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article imageHospital disinfectants struggling to kill C. diff bacteria

By Tim Sandle     Nov 25, 2019 in Health
One of the key aspects for maintaining healthcare hygiene is the application of cleaning agents followed by disinfectants. This is part of the on-going battle against hospital acquired infections. But just how good are the disinfectants?
The focus of the new review into the effectiveness of disinfectants in the hospital setting is with Clostridium difficile (C. diff). The organism is a Gram-positive species of spore-forming bacteria. Pathogenic C. difficile strains produce multiple toxins, and this presents a particular risk in the healthcare setting.
Concerns from the research are that the organism is winning the battle against hospital-grade disinfectants. The survival of C. diff in hospitals carries a risk due to the fact that within one month of diagnosis, one in 11 people over age 65 dies of a health care-associated C. diff infection in the U.S.
A disinfectant is a chemical that has been assessed against a standard (such as the European CEN or US AOAC) to demonstrate that the chemical is capable of reducing a population of microorganisms down to a safe level on an inanimate object (such as a bed rail or ward floor). Sometimes the word ‘sanitizer’ is used in place of ‘disinfectant’, although this causes unnecessary confusion.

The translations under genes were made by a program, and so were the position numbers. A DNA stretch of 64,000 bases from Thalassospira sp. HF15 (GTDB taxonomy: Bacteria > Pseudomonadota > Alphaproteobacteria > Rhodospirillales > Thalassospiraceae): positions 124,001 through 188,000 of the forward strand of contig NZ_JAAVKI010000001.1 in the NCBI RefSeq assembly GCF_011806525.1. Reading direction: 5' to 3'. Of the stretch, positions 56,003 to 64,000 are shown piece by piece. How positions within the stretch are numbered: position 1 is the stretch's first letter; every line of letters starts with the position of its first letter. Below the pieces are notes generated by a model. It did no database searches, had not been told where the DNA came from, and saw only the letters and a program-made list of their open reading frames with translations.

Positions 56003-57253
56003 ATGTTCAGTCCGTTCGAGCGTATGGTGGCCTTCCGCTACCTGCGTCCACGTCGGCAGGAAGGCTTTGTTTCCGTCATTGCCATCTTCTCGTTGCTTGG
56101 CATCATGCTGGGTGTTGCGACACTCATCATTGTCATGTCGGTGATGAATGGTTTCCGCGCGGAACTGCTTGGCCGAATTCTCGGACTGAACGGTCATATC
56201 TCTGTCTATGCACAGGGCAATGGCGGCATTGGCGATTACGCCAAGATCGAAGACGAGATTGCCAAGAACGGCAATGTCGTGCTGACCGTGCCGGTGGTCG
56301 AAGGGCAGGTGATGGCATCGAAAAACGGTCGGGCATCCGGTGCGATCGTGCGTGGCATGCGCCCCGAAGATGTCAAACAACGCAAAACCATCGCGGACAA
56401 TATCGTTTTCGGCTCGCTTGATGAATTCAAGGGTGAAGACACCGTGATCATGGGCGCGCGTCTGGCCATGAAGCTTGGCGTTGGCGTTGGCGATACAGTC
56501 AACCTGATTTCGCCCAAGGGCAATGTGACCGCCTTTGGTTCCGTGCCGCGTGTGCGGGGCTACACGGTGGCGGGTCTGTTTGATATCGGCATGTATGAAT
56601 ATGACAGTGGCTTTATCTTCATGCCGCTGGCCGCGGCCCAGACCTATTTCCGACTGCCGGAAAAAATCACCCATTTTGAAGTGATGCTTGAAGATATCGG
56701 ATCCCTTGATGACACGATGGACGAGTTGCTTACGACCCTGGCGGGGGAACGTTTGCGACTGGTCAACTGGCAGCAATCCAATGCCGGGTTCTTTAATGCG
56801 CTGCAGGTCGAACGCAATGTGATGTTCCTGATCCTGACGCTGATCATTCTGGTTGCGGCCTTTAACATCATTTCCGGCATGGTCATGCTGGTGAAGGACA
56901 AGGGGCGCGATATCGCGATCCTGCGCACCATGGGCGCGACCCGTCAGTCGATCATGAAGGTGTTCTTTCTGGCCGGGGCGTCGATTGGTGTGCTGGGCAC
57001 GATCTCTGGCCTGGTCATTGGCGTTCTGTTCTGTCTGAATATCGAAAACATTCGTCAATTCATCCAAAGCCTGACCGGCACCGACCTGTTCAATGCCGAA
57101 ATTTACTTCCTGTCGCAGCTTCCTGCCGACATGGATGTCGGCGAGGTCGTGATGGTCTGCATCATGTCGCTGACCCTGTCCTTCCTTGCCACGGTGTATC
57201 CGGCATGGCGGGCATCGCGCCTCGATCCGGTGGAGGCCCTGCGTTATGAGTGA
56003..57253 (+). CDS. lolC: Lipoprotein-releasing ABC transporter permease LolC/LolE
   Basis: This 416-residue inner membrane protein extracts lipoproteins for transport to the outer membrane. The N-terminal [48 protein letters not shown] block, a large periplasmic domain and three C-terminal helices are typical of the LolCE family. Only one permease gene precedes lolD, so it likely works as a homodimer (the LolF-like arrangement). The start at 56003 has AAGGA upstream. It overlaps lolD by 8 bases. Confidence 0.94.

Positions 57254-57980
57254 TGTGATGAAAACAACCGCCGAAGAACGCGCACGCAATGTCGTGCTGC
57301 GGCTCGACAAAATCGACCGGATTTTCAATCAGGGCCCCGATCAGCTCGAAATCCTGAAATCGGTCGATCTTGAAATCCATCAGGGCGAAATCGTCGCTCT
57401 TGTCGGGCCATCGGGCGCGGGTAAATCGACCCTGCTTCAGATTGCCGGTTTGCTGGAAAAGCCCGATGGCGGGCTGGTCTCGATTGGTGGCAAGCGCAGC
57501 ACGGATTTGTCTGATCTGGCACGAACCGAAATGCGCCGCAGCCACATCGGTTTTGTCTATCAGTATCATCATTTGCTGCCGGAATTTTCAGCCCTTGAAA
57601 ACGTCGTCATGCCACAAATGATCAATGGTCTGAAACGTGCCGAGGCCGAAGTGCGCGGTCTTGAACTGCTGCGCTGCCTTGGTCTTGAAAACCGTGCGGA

Robust disinfectant efficacy testing involves challenging a range of different microorganisms (so that the spectrum of microcidal activity can be assessed) against a range of different surface materials.
Clostridium difficile colonies
Clostridium difficile colonies
Dr. Holdeman
According to lead researcher Professor Kevin Garey: “We found no disinfectant was able to completely eliminate C. difficile embedded within biofilms, although we did note differences among disinfectants".
Biofilms are slime-like communities of organisms that can become embedded onto a surface. These communities provide a defence mechanism against the application of a disinfectant and pose a risk on medical devices. The centre of a biofilm is often anaerobic, which creates optimal conditions for C. diff.
The researchers found that disinfectants with the trade-names Clorox, Cidex OPA, and Virex branded disinfectants were most effective at killing C. diff spores. However, each disinfectant had limitations.
For the research, five different C. diff strains, embedded in three different biofilm types grown for 72 or 120 hours, were exposed to seven different hospital disinfectants.
The scientists hope that the research will help to improve disinfectant efficacy.
The new research is published in the journal Antimicrobial Agents and Chemotherapy, and the paper is titled “Activity of Hospital Disinfectants against Vegetative Cells and Spores of Clostridioides difficile Embedded in Biofilms.”
More about disinfectants, Hospitals, c diff, Pathogens, Clostridium difficile
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